* C.bank Governor welcomes passage of U.S. debt deal
* Warns choppy Treasuries may hurt growth, financial system
* U.S. debt a "ticking bomb", debate a "mad-cap
* China rating agency downgrades U.S. credit rating
(Adds Xinhua commentary)
By Samuel Shen and Lan Wang
SHANGHAI, Aug 3 China's central bank governor
urged Washington on Wednesday to act responsibly to deal with
its debt, saying uncertainty in the U.S. Treasuries market will
undermine the international monetary system and hamper global
The remarks by Zhou Xiaochuan, head of the People's Bank of
China, marked China's first official response to the passage of
a U.S. deficit-cutting deal hammered out in Washington to avert
a debt default.
They were published on the central bank's website and
contrasted with a harsher tone adopted by Chinese media.
The state Xinhua News Agency said the squabbling in
Washington had been a "madcap farce" and it described U.S. debt
as a "ticking bomb."
"It is advisable that one should not mess around on the edge
of an abyss," Xinhua said in a commentary piece. As an official
media outlet, the agency is believed to reflect Beijing's
thinking, although its comments are not directly approved by top
The Chinese comments come after weeks of bitter wrangling
among U.S. lawmakers that alarmed financial markets and brought
the country to the brink of a debt default that some pundits
predicted would be a catastrophic.
As the largest foreign creditor to the United States, China
is particularly vulnerable to U.S. debt strains.
Beijing has repeatedly urged Washington to protect its
dollar investments, estimated by analysts to account for about
two-thirds of its $3.2 trillion in foreign exchange reserves,
the world's largest.
The PBOC's Zhou welcomed U.S. progress in dealing with its
debt problems but called on Washington to take "concrete and
responsible" measures to bolster confidence in U.S. Treasuries,
of which China is a major buyer.
"Big fluctuations and uncertainty in the U.S. Treasury
market will influence the stability of international monetary
and financial systems, thus hurting the global economic
recovery," Zhou said in the website statement.
"We hope that the U.S. government and the Congress will take
concrete and responsible policy measures ... to properly deal
with its debt issues, so as to ensure smooth operation of the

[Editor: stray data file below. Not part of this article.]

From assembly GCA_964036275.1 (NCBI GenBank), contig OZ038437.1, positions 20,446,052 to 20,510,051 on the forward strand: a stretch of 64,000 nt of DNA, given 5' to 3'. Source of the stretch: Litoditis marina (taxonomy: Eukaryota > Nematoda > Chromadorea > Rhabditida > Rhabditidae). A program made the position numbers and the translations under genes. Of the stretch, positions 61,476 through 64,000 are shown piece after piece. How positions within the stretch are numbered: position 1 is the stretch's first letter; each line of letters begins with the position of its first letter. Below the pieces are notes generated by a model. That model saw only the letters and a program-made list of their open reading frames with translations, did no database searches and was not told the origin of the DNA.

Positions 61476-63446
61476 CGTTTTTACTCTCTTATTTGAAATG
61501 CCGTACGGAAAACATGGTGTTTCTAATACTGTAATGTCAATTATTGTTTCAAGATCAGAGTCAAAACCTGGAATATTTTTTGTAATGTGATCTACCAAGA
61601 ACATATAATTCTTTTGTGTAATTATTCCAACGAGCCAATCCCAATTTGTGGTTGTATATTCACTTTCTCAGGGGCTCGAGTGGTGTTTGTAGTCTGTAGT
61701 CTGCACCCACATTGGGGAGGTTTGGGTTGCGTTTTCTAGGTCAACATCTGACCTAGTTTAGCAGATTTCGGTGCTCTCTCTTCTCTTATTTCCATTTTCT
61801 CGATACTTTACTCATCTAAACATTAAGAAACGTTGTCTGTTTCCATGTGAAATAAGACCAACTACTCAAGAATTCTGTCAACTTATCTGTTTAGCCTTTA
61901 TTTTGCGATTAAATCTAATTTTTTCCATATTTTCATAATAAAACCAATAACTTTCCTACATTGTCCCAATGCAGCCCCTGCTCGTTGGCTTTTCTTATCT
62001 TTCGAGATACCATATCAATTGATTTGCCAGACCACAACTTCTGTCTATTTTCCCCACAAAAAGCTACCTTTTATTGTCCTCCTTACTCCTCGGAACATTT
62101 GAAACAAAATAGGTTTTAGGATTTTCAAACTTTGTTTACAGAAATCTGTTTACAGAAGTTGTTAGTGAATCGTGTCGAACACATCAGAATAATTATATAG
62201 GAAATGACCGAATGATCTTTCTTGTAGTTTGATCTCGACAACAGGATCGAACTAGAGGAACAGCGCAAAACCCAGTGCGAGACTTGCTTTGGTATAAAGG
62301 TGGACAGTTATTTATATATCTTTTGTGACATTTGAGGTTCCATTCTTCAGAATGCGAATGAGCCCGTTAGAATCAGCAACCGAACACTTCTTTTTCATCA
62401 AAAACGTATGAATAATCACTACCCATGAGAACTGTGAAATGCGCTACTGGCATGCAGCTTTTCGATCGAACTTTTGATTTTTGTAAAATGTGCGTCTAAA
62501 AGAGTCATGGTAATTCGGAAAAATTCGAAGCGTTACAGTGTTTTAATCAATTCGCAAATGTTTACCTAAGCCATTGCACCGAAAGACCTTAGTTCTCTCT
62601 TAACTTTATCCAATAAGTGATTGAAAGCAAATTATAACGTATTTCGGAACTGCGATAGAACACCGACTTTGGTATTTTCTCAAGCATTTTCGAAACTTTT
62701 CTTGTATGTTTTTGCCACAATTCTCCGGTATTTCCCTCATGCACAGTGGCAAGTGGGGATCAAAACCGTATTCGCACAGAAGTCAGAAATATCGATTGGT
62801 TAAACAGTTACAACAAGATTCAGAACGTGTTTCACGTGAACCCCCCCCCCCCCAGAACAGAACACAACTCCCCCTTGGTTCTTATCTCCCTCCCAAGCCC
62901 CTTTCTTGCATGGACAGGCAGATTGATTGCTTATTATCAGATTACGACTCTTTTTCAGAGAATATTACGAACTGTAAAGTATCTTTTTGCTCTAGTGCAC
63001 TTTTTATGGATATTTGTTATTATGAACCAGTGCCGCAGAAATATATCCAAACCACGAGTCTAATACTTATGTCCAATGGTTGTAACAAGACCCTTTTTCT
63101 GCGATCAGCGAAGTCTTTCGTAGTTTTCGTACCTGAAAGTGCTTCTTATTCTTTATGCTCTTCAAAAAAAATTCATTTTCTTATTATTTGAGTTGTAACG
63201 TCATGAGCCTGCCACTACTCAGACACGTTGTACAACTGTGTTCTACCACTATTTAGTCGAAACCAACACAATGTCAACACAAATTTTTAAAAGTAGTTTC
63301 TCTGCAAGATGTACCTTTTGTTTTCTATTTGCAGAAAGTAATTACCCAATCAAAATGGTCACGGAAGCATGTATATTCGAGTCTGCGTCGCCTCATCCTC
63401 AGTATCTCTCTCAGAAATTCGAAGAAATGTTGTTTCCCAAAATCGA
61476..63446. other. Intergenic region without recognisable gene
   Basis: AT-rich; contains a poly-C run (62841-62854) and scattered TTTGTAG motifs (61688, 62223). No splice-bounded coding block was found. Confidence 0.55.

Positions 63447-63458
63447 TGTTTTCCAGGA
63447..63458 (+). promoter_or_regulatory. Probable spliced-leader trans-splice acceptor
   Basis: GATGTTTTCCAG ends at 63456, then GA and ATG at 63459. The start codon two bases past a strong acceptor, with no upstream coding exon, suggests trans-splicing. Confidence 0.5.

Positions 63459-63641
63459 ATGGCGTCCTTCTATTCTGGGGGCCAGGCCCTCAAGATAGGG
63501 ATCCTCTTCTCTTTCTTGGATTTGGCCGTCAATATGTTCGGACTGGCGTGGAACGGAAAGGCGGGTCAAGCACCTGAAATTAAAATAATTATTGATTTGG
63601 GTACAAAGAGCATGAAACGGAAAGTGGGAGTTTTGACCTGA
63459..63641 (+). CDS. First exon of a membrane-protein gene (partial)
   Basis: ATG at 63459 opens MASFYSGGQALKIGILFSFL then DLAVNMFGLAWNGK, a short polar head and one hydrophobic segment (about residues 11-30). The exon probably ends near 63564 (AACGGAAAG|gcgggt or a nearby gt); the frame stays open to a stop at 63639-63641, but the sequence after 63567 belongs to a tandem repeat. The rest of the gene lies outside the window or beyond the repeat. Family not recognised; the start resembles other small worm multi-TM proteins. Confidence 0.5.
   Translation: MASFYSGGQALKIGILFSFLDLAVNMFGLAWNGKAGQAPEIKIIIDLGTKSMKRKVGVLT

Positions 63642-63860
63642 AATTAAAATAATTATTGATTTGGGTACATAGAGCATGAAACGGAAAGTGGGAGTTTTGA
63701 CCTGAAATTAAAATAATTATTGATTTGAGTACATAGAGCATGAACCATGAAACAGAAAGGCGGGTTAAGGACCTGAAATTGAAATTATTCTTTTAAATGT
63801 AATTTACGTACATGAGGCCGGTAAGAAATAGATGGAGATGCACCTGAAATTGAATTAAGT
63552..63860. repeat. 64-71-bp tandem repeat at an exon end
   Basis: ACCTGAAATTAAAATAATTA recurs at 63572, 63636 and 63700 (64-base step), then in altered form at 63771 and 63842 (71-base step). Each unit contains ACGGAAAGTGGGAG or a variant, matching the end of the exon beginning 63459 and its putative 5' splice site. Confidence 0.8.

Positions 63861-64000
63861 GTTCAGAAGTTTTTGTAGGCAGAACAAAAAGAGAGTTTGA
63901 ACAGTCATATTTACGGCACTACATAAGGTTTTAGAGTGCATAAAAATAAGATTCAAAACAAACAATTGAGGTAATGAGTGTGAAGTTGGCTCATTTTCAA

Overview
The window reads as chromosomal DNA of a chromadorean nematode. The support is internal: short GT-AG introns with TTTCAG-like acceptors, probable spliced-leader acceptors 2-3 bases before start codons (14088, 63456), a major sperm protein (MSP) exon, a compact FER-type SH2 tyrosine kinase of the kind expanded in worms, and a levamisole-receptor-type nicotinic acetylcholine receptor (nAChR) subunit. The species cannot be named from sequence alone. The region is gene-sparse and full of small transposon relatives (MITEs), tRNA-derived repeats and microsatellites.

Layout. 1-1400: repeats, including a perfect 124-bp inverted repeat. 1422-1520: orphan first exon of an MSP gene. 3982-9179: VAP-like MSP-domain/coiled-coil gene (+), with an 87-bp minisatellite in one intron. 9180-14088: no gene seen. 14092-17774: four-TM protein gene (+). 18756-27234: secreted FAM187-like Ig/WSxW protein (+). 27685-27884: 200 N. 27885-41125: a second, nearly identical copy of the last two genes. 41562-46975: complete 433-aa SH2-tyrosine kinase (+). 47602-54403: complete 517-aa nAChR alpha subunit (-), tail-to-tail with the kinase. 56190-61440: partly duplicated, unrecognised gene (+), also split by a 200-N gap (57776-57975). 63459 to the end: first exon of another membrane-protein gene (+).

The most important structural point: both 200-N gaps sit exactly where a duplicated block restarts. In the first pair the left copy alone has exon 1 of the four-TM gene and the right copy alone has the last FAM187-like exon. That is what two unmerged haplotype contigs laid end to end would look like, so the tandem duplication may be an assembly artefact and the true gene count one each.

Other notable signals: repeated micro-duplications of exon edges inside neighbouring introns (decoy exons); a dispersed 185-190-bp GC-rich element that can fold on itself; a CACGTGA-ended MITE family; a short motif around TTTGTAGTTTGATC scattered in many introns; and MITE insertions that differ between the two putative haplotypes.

Treasury market and investor safety."
U.S. President Barack Obama signed into law on Tuesday a
measure to cut spending and raise the U.S. debt ceiling.
"We welcome such progress," Zhou said. "We will further
study details of the measures and closely monitor how they would
be implemented in various stages."
Markets are now waiting to see if credit rating agency S&P
cuts the prized U.S. AAA rating. The debt plan calls for savings
of $2.1 trillion over 10 years, nearly half the amount S&P has
said would be enough to support the current rating.
Moody's and Fitch confirmed their AAA ratings on Tuesday but
threats of future downgrades remained.
A Chinese ratings agency cut its rating for the United
States to A from A-plus, putting it on a par with the likes of
Spain and Estonia. It said the debt deal does not improve the
nation's debt-paying ability in the long run.
China has said it intends to diversify away from U.S.
Treasuries, a policy Zhou reiterated on Wednesday.
However, Li Xiangyang, a researcher at the Chinese Academy
of Social Sciences, called on China to stop investing its
foreign exchange reserves in dollar assets to make China less
vulnerable to fluctuations in the value of the dollar.
"The raising of the U.S. debt ceiling is a double-edged
sword for China," Li wrote in an article published in the
People's Daily's overseas edition.
Still, China has few attractive alternatives. The euro, the
best dollar alternative, is mired in the bloc's debt crisis.
China has lobbied for the IMF's Special Drawing Right to
become a dollar substitute as a reserve investment, but accepts
such a system would take years to adopt.
"SOWING THE SEEDS"
Xinhua's commentary was the latest scolding of Washington
dished out by China's media during the U.S. debt crisis.
It said global investors had been kidnapped not only by the
U.S. economy but also by the domestic political squabbles.
"The madcap farce of brinkmanship has disclosed yet another
ticking bomb in the heartland of the sole superpower in the
world -- the crippling tendency to politicise the economics
while trivialising the politics," Xinhua said.
"Should Washington continue to turn a blind eye to its
runaway debt addiction, its already tarnished credibility will
lose more luster, which might eventually detonate the debt bomb
and jeopardise the well-being of hundreds of millions of
families within and beyond the U.S. borders."
It added that the debt deal would not get to the root of the
problem, instead sowing the seeds for future debt risks.
"Now, it may become a consensus of the global market that
there are risks in U.S. Treasuries and that it's best not to get
involved too much with them," said the commentary.
The U.S. plan to cut spending might mean a slower U.S.
recovery that could drag on China's own economic growth, some
Chinese economists warned.
"U.S. consumption will definitely be hurt by the austerity
deal and we can no longer count on the once-biggest foreign
market in the future," said Ding Yifan, a researcher at the
Development Research Centre under the State Council.
He added that the U.S. debt problem could spur China to
hasten its economic restructuring, which aims to lessen a
reliance on external demand and increase the focus on domestic
"Such a shift could also warrant an end to a quick
accumulation in foreign exchange reserves and reduce our
exposure to the turbulence in U.S. treasury market," he said.
(Additional reporting by Carrie Ho; Editing by Ken Wills and